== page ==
By Dennis Smith
I’m not a winter fly fishing fan, but several years ago during one of those pleasantly weird, weeklong February thaws we sometimes get around here, I found myself on the Big Thompson with a fly rod in my hand. The weather was so inviting I couldn’t help myself, so I grabbed my rod, waders and vest and headed for the river to see if I could catch a trout or two.
I parked just west of the Dam Store to string up my rod and pull on my waders. Flows here are usually too low to hold fish during the winter months, but occasionally a good head of water will be coming downriver and, if it holds for more than a few days, trout will mysteriously begin to appear in the long, flat pool there. Where they come from is anybody’s guess.
I couldn’t tell you why, but they were in there thick as fleas on a boar ’coon that day. Clouds of midges were boiling out of the riffle at the head of the pool and the trout were on them like sharks on a school of wounded tuna. Naturally, I figured catching them would be as easy as shooting fish in a barrel.
I tied on a Griffith’s Gnat (a tiny dry fly known to fool trout during midge hatches like this one) and crept down the bank. I began casting, and immediately proceeded to not catch fish. An hour and several fly changes later, I still hadn’t hooked so much as a single trout.
I’ll spare you the ugly details, but it wasn’t until after I’d spent the next two days there that I finally figured out those fish weren’t feeding on the winged adults after all. They were singling out those insects that had partially hatched and lay trapped beneath the surface, struggling to free themselves from their pupal cases. Experienced anglers can identify these partially hatched insects and know how to mimic them with their flies. Trout apparently find them easier to catch than winged adults and will feed on them to the exclusion of all others.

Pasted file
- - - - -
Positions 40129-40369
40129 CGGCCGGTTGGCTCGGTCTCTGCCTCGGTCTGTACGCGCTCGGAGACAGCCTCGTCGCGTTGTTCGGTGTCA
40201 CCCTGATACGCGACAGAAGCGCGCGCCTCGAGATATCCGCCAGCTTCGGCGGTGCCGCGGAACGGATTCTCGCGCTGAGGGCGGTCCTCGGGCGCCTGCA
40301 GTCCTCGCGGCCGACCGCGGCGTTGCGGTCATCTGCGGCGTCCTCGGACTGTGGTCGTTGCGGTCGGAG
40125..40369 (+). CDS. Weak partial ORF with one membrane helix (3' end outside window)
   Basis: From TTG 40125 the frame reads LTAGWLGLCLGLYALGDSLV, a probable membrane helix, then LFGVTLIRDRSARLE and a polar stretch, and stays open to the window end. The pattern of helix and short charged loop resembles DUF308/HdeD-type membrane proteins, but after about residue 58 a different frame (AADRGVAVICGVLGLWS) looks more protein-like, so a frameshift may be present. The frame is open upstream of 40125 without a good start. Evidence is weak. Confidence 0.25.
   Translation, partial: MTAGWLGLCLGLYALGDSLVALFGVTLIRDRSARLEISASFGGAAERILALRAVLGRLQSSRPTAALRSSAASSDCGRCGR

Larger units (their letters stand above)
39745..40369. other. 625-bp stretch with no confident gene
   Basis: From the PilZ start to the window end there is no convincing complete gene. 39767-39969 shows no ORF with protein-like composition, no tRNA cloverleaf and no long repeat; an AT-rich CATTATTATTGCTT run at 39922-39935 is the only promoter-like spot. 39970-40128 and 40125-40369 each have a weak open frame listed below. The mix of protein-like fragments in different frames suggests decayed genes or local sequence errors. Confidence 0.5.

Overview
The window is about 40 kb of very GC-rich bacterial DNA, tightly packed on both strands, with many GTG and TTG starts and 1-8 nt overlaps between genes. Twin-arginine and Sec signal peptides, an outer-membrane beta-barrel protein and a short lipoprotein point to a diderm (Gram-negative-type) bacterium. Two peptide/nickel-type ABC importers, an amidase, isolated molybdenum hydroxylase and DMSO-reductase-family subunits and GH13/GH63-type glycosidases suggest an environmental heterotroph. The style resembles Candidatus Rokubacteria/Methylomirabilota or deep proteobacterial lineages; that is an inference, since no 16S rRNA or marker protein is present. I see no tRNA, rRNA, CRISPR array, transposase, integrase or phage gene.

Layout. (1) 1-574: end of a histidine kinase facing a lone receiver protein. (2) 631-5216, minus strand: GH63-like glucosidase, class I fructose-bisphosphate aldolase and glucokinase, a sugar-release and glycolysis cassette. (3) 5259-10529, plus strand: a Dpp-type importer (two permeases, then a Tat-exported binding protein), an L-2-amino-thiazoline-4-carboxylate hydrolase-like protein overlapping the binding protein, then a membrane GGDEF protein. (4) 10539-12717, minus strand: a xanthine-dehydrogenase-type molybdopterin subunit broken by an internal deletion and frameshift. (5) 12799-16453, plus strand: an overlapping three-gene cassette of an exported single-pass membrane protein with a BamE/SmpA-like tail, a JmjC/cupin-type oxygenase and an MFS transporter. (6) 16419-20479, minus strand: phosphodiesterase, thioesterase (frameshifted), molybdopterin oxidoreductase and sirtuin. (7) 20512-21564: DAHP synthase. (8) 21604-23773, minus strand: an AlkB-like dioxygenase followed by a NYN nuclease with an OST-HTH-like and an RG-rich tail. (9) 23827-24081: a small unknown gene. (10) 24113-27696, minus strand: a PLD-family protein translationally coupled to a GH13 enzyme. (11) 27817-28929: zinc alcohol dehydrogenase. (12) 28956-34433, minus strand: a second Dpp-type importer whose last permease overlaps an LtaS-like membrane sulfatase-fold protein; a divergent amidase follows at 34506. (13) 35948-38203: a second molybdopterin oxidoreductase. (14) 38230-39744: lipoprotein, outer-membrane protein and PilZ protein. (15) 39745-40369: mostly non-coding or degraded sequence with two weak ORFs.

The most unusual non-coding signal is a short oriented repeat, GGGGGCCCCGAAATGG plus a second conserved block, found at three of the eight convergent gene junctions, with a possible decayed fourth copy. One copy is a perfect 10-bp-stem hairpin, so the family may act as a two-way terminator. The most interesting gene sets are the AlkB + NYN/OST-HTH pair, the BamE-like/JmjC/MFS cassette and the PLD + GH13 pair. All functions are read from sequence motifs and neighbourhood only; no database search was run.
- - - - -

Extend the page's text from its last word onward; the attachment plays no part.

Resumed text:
I mention this because we’ll probably have one of those weird February thaws again next month and a bunch of you will be headed out to fish the midge hatches. I don’t want you to think that, just because the weather’s nice and the trout are jumping all over the place, catching them is going to be as easy as shooting fish in a barrel. It may not be.
Dennis Smith is a freelance outdoors writer and photographer whose work appears nationally. He lives in Loveland.